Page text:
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Finite Element Book

Finite Element Book

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Published by anggarinaldi

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Published by: anggarinaldi on Jan 17, 2011
Copyright:Attribution Non-commercial


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The physics of almost every fluid flow and heat transfer phenomenon is
governed by three fundamental principles -mass conservation, momentum
conservation (or Newton's second law) and energy conservation -taken
together with appropriate initial or boundary conditions. These three principles
may be expressed mathematically in most cases through integral or partial
differential equations (POE) whose closed form solutions rarely exist. The
ability to seek numerical solutions of these governing equations has led to the
development of Computational Fluid Dynamics (CFO).

To obtain numerical solution to the physical variables of the fluid field,
various techniques are employed:

• manipulating the defining equations

• dividing the fluid domain into a large number of small cells or control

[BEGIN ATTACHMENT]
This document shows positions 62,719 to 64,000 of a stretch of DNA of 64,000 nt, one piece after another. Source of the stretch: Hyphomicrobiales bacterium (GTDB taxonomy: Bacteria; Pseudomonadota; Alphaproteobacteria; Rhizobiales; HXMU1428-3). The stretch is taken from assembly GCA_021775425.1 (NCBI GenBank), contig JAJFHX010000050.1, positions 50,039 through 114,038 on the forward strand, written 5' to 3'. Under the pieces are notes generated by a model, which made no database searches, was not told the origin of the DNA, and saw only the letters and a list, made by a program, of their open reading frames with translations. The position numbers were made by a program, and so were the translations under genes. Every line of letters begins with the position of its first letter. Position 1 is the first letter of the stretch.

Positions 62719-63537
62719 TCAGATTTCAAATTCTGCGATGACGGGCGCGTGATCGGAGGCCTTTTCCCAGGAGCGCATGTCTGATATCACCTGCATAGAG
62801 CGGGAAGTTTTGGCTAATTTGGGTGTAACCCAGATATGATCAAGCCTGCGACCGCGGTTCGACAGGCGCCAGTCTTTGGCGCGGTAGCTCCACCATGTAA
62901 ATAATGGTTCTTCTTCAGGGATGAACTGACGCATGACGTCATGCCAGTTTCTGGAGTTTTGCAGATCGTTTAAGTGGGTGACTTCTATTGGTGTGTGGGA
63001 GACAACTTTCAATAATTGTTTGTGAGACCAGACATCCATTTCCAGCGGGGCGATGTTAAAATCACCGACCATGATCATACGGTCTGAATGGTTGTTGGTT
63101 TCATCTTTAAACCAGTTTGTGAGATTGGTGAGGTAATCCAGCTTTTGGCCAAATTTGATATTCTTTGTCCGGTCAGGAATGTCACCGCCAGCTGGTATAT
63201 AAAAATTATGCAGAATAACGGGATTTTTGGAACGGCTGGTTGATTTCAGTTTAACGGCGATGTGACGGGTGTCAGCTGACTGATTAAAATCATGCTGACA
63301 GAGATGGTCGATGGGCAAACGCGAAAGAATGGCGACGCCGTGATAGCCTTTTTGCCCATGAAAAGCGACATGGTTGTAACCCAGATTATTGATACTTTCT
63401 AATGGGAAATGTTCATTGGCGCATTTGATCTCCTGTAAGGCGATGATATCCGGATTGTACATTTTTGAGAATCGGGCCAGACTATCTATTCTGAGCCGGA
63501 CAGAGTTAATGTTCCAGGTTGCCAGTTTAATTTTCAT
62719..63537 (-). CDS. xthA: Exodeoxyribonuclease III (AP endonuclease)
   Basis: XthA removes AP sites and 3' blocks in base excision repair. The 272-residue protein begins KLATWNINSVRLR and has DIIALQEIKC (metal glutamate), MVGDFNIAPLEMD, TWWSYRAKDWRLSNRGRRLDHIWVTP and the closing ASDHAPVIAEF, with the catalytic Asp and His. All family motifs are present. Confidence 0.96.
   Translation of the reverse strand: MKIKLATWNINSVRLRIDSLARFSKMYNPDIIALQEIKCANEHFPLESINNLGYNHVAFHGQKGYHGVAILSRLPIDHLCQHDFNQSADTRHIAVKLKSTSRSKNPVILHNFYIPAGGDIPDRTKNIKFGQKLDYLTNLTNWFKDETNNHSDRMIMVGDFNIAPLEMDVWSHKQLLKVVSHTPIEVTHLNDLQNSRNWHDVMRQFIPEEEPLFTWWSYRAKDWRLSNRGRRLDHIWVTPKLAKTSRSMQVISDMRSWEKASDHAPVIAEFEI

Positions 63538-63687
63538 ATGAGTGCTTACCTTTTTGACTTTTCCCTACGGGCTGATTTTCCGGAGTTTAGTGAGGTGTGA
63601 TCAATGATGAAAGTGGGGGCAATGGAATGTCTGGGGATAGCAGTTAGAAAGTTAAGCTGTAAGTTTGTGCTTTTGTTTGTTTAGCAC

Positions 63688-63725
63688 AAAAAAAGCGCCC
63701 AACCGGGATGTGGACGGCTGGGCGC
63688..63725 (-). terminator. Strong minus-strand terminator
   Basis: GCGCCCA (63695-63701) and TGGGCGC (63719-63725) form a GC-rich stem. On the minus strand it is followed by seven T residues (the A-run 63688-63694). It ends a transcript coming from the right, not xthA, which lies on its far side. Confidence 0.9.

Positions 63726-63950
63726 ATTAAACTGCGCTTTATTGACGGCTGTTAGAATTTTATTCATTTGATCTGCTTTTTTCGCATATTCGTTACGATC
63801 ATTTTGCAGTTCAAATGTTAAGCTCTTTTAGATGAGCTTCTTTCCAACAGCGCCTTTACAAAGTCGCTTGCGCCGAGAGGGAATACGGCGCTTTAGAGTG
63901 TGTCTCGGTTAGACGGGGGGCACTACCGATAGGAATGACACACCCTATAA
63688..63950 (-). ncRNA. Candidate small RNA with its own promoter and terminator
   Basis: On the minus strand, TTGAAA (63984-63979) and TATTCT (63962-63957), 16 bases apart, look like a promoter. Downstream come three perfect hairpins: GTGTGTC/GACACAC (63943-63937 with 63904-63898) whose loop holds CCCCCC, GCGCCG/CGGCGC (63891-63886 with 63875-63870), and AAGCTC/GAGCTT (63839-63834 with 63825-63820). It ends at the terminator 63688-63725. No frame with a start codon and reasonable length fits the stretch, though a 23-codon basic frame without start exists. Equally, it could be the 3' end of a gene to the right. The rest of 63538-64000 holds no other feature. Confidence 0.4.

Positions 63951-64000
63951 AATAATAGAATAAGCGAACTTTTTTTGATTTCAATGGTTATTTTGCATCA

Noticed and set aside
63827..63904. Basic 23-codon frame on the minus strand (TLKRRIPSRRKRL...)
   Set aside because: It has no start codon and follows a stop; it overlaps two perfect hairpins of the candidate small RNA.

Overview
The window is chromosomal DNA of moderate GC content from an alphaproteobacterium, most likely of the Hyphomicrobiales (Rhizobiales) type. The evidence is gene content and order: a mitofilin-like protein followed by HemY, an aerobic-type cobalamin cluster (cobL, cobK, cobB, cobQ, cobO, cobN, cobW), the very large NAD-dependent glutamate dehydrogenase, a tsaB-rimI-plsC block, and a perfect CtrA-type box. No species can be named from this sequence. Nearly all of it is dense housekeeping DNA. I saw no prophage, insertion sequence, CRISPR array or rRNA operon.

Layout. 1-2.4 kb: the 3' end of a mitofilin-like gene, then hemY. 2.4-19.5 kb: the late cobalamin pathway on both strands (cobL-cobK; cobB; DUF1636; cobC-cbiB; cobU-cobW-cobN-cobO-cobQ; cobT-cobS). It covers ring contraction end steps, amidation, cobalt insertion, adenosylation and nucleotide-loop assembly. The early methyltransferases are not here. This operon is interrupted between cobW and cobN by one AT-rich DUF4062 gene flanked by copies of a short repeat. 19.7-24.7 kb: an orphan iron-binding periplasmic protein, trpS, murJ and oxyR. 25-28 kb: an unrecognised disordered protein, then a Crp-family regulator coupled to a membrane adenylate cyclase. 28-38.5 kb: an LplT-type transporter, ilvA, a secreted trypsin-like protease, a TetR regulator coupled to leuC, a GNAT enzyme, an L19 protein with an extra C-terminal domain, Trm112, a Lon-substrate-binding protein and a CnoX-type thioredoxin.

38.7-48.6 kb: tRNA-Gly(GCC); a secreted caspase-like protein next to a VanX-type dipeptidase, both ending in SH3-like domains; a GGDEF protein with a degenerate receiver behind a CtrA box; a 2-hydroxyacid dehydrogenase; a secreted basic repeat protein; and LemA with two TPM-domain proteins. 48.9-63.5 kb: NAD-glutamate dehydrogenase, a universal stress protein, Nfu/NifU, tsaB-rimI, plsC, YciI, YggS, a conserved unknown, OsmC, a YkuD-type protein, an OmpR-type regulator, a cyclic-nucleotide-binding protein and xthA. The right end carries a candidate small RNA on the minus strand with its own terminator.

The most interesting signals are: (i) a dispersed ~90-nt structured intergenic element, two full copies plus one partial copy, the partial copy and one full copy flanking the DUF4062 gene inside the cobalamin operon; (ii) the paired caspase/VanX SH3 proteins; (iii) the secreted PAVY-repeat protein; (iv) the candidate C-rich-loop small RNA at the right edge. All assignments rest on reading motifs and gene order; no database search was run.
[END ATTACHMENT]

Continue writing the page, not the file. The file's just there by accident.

volumes (also called mesh or grid)

• transforming partial derivatives into discrete algebraic forms and

• solving the sets of linear algebraic equations at the grid points

Modem CFO can handle fluid flow associated with other phenomenon such
as chemical reactions, multi-phase or free surface problems, phase change
. (melting, boiling, freezing), mass transfer (dissolution) and radiation heat
transfer. A CFO code has three basic components -preprocessor, solver and
postprocessor. The solver is the heart of a CFO code and is usually treated as a
'black box' while the other two components provide user/computer interface.
Solver is based on one of the three major discrete methods -finite difference
method (FOM), finite element method (FEM) or finite volume method (FVM).



Over 90% of CFD codes are based on FDM or FVM. FVM is now very well
established and is used in most commercial CFD packages like FLUENT,

FEM was initially developed for structural analysis but has been extended to
fluid flow problems as it offers the advantage of non-regular grid, capable of
simulating complex boundary geometries. Also, the methodology used for
describing flow conditions within each cell, though more complex than FDM,
have a higher degree of accuracy. FVM draws together best attributes of FDM
and FEM. It is capable of simulating complex boundary geometries while
utilising relatively straight forward finite difference relationships to represent
the governing differential equations. Complete presentation of FDM and FVM
are not in the scope of this book. FDM is detailed below as some of these ideas
are also used in FVM.

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